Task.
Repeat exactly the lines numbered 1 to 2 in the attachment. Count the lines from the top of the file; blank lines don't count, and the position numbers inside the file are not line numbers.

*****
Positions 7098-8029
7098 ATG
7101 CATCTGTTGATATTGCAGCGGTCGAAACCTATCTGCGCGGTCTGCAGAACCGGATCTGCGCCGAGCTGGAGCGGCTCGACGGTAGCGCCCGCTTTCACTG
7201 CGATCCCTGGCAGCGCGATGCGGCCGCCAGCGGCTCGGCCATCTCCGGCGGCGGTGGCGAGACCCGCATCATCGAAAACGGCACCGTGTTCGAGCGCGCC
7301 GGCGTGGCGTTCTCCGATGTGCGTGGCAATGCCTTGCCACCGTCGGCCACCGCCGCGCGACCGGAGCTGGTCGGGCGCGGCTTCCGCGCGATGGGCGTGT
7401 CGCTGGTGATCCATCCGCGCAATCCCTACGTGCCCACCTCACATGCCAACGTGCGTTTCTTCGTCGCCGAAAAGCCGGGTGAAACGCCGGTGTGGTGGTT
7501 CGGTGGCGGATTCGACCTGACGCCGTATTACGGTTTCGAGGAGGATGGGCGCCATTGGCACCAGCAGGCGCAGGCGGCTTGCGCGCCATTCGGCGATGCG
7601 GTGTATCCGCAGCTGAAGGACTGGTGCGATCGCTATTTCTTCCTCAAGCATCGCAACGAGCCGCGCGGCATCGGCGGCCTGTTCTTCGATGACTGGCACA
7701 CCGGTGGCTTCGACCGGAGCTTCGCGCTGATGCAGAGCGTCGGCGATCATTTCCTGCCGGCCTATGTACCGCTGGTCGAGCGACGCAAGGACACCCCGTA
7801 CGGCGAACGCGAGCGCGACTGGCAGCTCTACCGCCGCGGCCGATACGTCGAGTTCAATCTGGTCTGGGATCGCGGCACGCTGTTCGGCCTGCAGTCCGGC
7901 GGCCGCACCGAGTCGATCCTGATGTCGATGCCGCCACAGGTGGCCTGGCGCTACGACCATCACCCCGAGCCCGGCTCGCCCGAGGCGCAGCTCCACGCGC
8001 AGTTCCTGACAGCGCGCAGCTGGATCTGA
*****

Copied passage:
Positions 7098-8029
7098 ATG